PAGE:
Hackathons – Where Humanitarians meet Hackers

Over the last few years as the global refugee crisis has deepened, there has been an outpouring of support from an unlikely source: the tech industry.  We will explore the tech response in this post, and then on Monday we will explore opinions and reviews on how effective the industry’s response has been. So stay tuned!

There has been a wide range of professionals from web designers, html coders to game developers that have helped create resources for refugees. Some examples of these initiatives are Refugees Welcome a housing locator website dubbed the ‘AirBnB for Refugees’, to an app called “Bureau-crazy”, developed by Syrian refugees to help others navigate Germany’s complex government bureaucracy.  

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Many of these resources have come out of events known as hackathons, in which a group of tech experts and innovators come together to design a solution to a specific problem, in this case faced by refugees.

In 2015, Mike Butcher the editor-at-large of Tech Crunch a technology news website, founded the social-enterprise Techfugees whose goal was to coordinate, “the international tech community’s response to the needs of refugees.”  Techfugees boasts a network of 15,000 members and has organized a wide array of hackathons, workshops and other events.  It’s most recent hackathon was held in Amman, Jordan during the city’s Start-up Weekend,  November 17th – 19th.

Another organization called the Open Source Action Network or OSAN, worked with the UN Refugee Agency or UNHCR to put a refugee focused hackathon in Beirut, Lebanon. The hackathon, which took place in June of this year posed nine different humanitarian challenges to the events participants. The challenges ranged from improving vaccination campaigns to how UNHCR could better communications with vulnerable populations.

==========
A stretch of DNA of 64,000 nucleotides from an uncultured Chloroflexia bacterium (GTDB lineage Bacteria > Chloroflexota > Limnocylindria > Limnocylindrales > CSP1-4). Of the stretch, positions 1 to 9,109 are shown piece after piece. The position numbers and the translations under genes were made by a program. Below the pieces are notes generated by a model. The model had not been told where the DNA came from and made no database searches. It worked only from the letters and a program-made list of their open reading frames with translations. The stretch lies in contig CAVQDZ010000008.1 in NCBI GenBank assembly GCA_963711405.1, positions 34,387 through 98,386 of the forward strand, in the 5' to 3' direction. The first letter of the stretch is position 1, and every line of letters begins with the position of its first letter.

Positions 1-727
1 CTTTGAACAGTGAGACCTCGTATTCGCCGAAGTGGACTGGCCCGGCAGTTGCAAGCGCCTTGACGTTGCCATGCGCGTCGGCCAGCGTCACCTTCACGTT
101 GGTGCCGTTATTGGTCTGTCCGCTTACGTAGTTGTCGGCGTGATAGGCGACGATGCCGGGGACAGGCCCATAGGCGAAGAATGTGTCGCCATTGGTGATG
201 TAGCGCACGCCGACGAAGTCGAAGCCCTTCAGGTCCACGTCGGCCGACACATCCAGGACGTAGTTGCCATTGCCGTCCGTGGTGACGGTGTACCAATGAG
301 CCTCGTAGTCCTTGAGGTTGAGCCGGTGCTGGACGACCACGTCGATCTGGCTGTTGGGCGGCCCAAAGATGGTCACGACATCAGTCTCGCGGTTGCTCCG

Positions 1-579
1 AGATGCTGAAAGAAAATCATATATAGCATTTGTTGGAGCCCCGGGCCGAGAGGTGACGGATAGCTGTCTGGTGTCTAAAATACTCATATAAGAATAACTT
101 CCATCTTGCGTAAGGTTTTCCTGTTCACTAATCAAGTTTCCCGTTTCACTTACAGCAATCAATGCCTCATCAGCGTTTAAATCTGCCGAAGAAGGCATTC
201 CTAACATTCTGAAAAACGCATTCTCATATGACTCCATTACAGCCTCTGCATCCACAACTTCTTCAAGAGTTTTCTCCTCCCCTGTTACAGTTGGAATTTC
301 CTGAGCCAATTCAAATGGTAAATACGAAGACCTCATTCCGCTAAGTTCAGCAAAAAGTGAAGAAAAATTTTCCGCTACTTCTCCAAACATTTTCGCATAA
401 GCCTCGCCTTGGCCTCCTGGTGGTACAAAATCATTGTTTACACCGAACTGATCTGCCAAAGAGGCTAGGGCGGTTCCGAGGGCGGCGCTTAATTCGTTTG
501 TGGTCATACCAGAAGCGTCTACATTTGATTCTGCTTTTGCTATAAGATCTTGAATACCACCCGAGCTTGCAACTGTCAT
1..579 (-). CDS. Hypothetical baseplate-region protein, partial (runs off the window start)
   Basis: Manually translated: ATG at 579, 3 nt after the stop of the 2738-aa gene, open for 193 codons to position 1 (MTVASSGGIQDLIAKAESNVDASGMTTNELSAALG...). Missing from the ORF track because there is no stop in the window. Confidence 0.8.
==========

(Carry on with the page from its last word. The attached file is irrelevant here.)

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The hackathon produced two winners. The first was by the company Kwik Response, whose proposal would create a series of sensors, which could be installed in refugee tents to detect fires, freezing temperatures and the structural stability in order to alert camp officials in the case of an emergency.  The second winner was a proposal from the company Silah, which designed an app refugees could use to trade and barter goods.

Watch for our next post on Monday in which we explore critiques by humanitarians on tech solutions for refugee challenge. This will analyze calls for greater collaboration between the tech industry and the aid agencies. Additionally we’ll review the results of this weekend’s upcoming hackathon in Greece put on by the organization #peacehack and the U.S. Embassy in Greece called #HackTheCamp: A hackathon ready to provide the refugee crisis with solutions.

By Dave Thatcher

Dave is currently a student Metropolitan State University of Denver focusing on convergent journalism and multimedia advocacy studies. He has a strong interest in emerging digital storytelling techniques and new ways to achieve audience engagement and social impact through multimedia. Prior to his multimedia studies, Dave spent several years working in the field of refugee resettlement in the United States. Additionally he worked abroad in Sub-Saharan Africa as protections specialist for human rights defenders. In his spare time, Dave can be found wandering the winding streets of Istanbul in search of the perfect cup of coffee.

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